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New system improves KC-135 performance, saves money

by Mary Wagner
72nd Air Base Wing Public Affairs

6/23/2005 - TINKER AIR FORCE BASE, Okla. (AFPN)  -- After years of development, the wheel and brake system improvement program for the KC-135 Stratotanker is ready for implementation by workers at the Oklahoma City Air Logistics Center here.

The steel brakes currently used on the KC-135 are being replaced with carbon brakes which allow the aircraft to complete 1,000 landings, as compared to 100 landings, before needing replacement, officials said.

"The reliability and maintainability of the whole system has improved," said Eduardo Ortega, an engineer for the 327th Tanker Sustainment Group. He added that the new system could last up to 10 years instead of the average one-year lifespan with the current setup.

The changes could save the Air Force $583 million throughout the life of the program, said Cathy Klea, the group’s program manager.

Chris Couch, an equipment specialist for the 327th TSG, said other changes resulted from the project. They include brakes operating on three rotors instead of five, a pressure of 3,000 pounds per square inch instead of 965, and using different wheels on the aircraft.

"There's less maintenance on the aircraft, (thus) saving money on parts," Mr. Couch said. "Plus, it performs better."

The improvement program originated from the invention of the carbon brake in 1968, but the brakes did not appear on aircraft until 1985. Since then, carbon brakes generally have been found on primarily commercial U.S. aircraft rather than military. With a $144 million spending allotment, the new system marks the largest improved item replacement program Air Force Materiel Command officials ever approved.

Logistics center workers here began working on the new brake system in 2002. The Ogden Air Logistics Center engineers at Hill Air Force Base, Utah, developed the preliminary design and then handed the system off to workers here to integrate it with the aircraft. Ms. Klea said the job here consisted of considering "what is best for the whole aircraft."

"Ogden designs the system, and we handle the aircraft interface," Mr. Couch said. "We make sure that what they design works on our aircraft."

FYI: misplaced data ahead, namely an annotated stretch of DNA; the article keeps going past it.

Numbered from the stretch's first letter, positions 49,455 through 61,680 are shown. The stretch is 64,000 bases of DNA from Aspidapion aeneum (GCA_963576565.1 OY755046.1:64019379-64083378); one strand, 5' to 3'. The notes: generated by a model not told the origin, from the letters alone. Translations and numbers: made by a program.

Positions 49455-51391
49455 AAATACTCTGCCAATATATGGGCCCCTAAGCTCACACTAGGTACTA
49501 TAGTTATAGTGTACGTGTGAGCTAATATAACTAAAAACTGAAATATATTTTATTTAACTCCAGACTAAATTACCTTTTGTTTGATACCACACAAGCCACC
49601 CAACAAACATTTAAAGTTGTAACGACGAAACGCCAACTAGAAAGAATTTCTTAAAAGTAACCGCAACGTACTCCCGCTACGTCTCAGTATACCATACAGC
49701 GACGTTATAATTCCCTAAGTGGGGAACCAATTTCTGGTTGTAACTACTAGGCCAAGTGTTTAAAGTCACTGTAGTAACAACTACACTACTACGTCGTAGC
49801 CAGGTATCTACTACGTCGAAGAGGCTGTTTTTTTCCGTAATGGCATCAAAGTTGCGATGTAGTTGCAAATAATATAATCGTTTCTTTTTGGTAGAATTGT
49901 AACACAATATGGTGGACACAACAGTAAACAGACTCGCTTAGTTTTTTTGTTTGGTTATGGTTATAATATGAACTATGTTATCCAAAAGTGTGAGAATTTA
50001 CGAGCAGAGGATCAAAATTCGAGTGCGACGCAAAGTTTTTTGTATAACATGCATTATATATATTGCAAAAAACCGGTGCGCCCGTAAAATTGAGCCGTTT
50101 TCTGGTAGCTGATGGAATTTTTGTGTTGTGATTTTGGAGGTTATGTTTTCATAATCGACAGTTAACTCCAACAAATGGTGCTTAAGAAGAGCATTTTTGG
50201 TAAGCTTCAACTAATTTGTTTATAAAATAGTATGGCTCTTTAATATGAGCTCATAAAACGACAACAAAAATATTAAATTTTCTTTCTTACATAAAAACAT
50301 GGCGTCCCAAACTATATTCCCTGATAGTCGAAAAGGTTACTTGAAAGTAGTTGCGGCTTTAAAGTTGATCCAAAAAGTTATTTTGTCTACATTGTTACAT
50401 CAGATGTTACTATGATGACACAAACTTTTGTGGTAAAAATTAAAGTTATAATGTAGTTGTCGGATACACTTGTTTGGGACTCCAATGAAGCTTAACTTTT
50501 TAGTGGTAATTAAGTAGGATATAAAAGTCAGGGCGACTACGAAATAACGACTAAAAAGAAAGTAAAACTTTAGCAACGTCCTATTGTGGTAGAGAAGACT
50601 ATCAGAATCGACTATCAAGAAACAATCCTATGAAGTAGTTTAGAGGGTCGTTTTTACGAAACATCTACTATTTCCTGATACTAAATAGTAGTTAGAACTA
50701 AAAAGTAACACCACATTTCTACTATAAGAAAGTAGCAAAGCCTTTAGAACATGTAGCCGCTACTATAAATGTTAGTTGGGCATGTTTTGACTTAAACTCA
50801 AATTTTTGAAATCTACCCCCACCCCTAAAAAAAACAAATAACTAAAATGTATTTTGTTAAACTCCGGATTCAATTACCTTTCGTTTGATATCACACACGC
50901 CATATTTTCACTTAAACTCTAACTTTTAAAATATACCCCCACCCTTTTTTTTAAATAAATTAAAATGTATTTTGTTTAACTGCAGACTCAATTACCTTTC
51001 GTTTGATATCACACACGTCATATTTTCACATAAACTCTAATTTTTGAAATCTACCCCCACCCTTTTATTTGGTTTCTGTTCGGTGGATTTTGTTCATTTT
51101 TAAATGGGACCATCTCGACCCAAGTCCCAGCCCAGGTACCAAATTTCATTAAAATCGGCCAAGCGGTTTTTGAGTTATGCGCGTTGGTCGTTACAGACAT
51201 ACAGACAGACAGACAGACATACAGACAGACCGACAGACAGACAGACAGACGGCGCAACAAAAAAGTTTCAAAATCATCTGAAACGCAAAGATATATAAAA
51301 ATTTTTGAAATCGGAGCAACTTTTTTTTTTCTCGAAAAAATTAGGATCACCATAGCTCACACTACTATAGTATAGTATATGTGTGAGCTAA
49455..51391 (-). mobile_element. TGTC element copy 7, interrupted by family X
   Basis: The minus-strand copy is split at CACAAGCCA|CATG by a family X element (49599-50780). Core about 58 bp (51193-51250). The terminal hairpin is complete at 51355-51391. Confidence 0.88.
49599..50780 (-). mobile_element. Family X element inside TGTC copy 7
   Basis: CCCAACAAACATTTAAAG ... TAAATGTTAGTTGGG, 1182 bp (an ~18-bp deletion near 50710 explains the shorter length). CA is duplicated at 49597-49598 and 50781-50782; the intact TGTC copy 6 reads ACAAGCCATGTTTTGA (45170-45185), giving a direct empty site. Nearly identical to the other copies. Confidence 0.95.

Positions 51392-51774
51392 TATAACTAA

Although logistics service tests using an Alaska Air National Guard KC-135 will continue, workers here equip all incoming KC-135s with the new system. The field tests will not end until July 2006, but Mr. Couch said some KC-135s with the new wheel and brake system have already been delivered.

"One of the reasons we do the logistics service tests is to collect raw data faster than if we waited for the aircraft to have the system installed in (programmed depot maintenance), go back into the field, and then collect data, " Ms. Klea said.

The brakes also tested well in high- and medium-risk conditions. Although engineers predicted the aircraft would handle certain conditions better, the performance of system "exceeded their expectations."

Despite the magnitude of the program, Ms. Klea said it might expand in the future. After flight tests showed a "45 percent reduction in stopping distance" under certain dry runway conditions, Ms. Klea said, officials wanted to further improve the new system.

"There's a push to capture what we couldn't in the basic program ... improved performance," Ms. Klea said.

Mr. Ortega explained that improved performance was not an original goal of the program because officials were not sure how much the new system would improve KC-135 performance.

"When this program first started, they had a hunch that it would improve performance, but they didn't know how much," Mr. Ortega said. "The flight test proved that there was an improved performance in some areas, so now the program will be extended to help capture it and help create technical manuals that reflect (it)." (Courtesy of AFMC News Service)

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